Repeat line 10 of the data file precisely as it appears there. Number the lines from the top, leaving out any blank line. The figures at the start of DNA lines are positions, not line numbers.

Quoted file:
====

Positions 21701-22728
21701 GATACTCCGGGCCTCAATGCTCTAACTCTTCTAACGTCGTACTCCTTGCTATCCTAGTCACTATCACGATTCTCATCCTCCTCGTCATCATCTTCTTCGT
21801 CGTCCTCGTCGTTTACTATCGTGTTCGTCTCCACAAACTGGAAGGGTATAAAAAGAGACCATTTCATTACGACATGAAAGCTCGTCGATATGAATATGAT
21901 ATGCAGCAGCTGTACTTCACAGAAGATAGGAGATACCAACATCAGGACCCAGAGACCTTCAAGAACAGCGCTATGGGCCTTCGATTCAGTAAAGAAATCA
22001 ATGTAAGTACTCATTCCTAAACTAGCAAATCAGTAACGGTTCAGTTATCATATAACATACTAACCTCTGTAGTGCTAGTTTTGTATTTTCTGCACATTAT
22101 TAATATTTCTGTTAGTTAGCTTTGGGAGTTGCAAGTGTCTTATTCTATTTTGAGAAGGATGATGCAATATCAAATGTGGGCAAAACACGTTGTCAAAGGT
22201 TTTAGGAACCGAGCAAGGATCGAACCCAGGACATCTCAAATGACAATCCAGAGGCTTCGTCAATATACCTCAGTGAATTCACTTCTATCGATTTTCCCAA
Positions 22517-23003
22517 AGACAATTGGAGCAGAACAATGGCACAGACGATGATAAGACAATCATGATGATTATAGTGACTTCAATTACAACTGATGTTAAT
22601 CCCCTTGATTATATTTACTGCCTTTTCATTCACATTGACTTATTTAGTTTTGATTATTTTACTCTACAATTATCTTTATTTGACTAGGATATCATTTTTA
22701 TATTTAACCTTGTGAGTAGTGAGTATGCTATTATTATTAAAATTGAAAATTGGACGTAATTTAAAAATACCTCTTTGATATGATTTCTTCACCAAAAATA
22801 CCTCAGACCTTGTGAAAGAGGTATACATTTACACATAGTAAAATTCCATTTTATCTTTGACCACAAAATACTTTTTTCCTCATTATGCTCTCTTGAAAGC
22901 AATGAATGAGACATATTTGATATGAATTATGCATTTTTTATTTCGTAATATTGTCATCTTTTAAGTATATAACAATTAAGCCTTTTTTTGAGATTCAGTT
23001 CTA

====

22601 CCCCTTGATTATATTTACTGCCTTTTCATTCACATTGACTTATTTAGTTTTGATTATTTTACTCTACAATTATCTTTATTTGACTAGGATATCATTTTTA